Now That’s What I Call Music – Smash Hits (EMI / Virgin, 1987)

Now Smash

Now Smash r

Now That’s What I Call Music – Smash Hits was released in August 1987. It’s a collaboration with Smash Hits magazine and was the brainchild of the latter. The staff can take the credit for the conception and design with the liner notes written in the same style as the magazine reviews.
32 tracks are included which cover the decade to date. So that’s four songs from each year [1980 to 1987] in reverse chronological order. Nine of the tracks had already appeared on previous Now albums with a tenth [West End Girls] featuring on the spin-off Now That’s What I Call Music ’86. In addition one of the 1987 picks would feature on a future Now album: Hue and Cry’s Labour Of Love on Now 10. Seven of the tunes had been included on rival compilations [six on the Hits series and one on Out Now!].

We start with the present and Curiosity Killed The Cat. Down To Earth was their second single; a flashy slice of energetic blue-eyed soul. Then there’s a couple of defectors from Hits; Mel and Kim’s number one smash Respectable and Terence Trent D’Arby’s mean R&B debut If You Want Me To Stay. Also making waves that summer were Glasgow’s Hue and Cry and their funky sophisti-pop classic Labour Of Love.
The 1986 choices consist of Five Star’s shimmering Rain Or Shine, the Housemartins’ breakneck breakthrough Happy Hour, an imperial West End Girls and Simply Red’s slow set perennial Holding Back The Years.

There’s a similar piledriver of tunes for 1985. A-ha’s unforgettable Take On Me, Dead Or Alive’s murderous You Spin Me Round (Like A Record) and Eurythmics’ There Must Be An Angel (Playing With My Heart) – nice to get the 7″ on CD. And for those who’d prefer to rule than run there’s Tears For Fears.
We wanted to have a huge hit all around the world“.
The treats continue with Wham! and George Michael. Wake Me Up Before You Go Go and Careless Whisper. What else? Well there’s Bronski Beat’s synth masterpiece Smalltown Boy and a welcome inclusion for Depeche Mode; the aggressive Master and Servant [remember that epic TOTP performance with the whips?] which as a #9 hit remains the most unsuccessful song on this compilation.

1983 was the year of the first Now album. One of the chart-toppers they didn’t include was Spandau Ballet’s soul-tinged ballad True. A masterpiece and much better than UB40’s Red Red Wine which follows it. The Thompson Twins and The Cure bring a touch of the avant garde / weird with Hold Me Now and The Love Cats.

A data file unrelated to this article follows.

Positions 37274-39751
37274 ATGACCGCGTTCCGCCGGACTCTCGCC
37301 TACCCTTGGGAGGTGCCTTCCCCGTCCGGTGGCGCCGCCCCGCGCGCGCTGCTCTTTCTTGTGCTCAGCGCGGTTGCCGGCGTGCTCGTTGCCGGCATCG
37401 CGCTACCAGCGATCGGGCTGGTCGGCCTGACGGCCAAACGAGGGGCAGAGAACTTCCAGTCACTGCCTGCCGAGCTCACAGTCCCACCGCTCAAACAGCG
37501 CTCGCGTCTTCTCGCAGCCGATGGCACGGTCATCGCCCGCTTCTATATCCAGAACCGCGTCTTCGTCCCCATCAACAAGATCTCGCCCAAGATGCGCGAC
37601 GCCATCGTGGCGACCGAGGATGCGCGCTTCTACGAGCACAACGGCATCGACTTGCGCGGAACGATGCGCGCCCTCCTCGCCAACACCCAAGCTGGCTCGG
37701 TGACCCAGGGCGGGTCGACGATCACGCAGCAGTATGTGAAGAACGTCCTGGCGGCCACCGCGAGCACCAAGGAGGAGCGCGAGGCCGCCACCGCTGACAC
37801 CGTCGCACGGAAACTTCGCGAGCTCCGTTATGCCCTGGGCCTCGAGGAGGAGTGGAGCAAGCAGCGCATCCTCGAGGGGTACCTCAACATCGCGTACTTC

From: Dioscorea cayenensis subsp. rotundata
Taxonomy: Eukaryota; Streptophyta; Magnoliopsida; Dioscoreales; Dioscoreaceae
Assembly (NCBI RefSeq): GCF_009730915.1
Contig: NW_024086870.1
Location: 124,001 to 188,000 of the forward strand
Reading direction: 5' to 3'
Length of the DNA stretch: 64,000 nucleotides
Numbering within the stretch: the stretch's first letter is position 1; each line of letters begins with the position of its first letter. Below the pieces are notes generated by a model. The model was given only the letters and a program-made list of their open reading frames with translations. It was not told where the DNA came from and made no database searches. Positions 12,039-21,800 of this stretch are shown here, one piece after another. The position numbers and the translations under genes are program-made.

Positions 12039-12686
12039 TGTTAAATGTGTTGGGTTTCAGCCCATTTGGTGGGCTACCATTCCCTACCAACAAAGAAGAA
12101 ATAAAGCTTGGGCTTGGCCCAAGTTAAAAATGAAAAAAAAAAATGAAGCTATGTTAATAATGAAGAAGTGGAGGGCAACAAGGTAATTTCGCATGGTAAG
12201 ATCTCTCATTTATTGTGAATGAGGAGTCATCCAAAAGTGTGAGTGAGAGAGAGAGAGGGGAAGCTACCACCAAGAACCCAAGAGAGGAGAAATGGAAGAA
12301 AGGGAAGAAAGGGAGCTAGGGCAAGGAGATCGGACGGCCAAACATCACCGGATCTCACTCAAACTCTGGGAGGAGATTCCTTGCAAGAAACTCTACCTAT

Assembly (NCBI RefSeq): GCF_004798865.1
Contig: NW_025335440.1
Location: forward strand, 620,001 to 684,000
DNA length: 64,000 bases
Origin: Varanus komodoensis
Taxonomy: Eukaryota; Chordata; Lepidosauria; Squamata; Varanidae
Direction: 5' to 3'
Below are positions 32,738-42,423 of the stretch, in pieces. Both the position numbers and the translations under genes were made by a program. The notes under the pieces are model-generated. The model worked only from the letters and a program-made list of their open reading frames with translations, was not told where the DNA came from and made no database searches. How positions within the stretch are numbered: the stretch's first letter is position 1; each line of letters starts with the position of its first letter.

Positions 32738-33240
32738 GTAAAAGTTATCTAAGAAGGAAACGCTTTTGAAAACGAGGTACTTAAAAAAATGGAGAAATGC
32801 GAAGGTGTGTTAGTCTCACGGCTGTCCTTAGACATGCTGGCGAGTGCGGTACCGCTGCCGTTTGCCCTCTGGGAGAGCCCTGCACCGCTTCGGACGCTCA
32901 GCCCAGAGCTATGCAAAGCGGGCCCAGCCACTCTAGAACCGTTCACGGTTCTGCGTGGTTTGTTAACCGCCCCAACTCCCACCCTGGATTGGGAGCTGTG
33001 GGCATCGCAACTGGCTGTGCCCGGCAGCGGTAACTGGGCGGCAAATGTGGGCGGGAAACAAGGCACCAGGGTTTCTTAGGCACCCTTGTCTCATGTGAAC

From fringes to fiddles and gender-benders – it’s Come On Eileen and Do You Want To Hurt Me, two of 1982’s most overplayed songs. Towering above them like a new romantic colossus are ABC [the sublime Look Of Love] and Duran Duran’s beach anthem Save A Prayer.

1981: fires, riots and hunger strikes. The Specials tapped into the mood like no other band on Ghost Town. Think fast. Queen and David Bowie collided in style with the icy Under Pressure while Motown recycled some Jacko; the stunning One Day In Your Life. It was also the year of Haircut 100 and their Favourite Shirts. Dig that latino vibe!
The final quartet from 1980 are iconic: The Jam’s rousing Going Underground, Madness’ zany Baggy Trousers and the grand finale: Blondie’s superb Atomic. Plus the icing on the cake – Adam and The Ant’s manic call to arms, Ant Music.

So unplug the jukebox
And do us all a favour, yeah, yeah
Yeah, yeah, that music’s lost its taste
So try another flavour

Favourite tracks
Adam and The Ants – Ant Music

ABC – The Look Of Love

Depeche Mode – Master and Servant

Hue and Cry – Labour Of Love

Lest we forget
Michael Jackson – One Day In Your Life

Now That’s What I Call Music – Smash Hits CD
Now Smash CD

Now Smash CD r

Up a bit and almost there.
When I saw this fatbox in the racks I thought “at last – a CD release with all the tracks”. Alas, no. Inexplicably the front inlays says “31 Swingorilliant Hits Of The 80s”. So who got the chop? You have to right back to 1981; it’s Michael Jackson’s One Day In Your Life for reasons unknown. One possible reason is that it’s really not an 80s tune – instead being a 1975 track that just happened to be reissued in the wake of Off The Wall’s success.
In any case it can be found on Now Millennium Series 1981.

Missing tracks and other thoughts
Now That’s What I Call Music – Smash Hits is a fantastic selection of the decade’s highlights. Almost half of the tracks [15] reached #1 and there are no deep cuts here; that isn’t the remit of the compilation. Other merchandise included a 26 track video selection and a companion booklet in an issue of the magazine featuring photos and song lyrics. The Smash Hits team would start releasing their own contemporary compilations from 1988.


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10 Responses to Now That’s What I Call Music – Smash Hits (EMI / Virgin, 1987)

  1. Feel the Quality says:

    Another great spin-off compilation. As you said, the track listing is a great representation of the decade (so far). Not sure if it’s one you’ll review down the line but if you haven’t got it, check out 80s-The Album of the Decade. It’s not an official Now spin-off but it’s got all the trademarks of Now (Ashley Abram compiling, Quick on the Draw designing) and it’s a great compilation. Plus, it goes with Freedom instead of ‘Go-Go’ as the token Wham! song and whilst the latter is more representative of the period, Freedom is the better song IMO.

    • nlgbbbblth says:

      Hi there, I will be reviewing the 80s Album Of The Decade as well; probably be closer to November / December at this stage. You’re spot on about Freedom – a much better tune. It also has the 4:53 7″ Wherever I Lay My Hat which suffered from an early fade on Now 1.

    • nlgbbbblth says:

      Update: 80s – The Album Of The Decade will be reviewed on 10 January.

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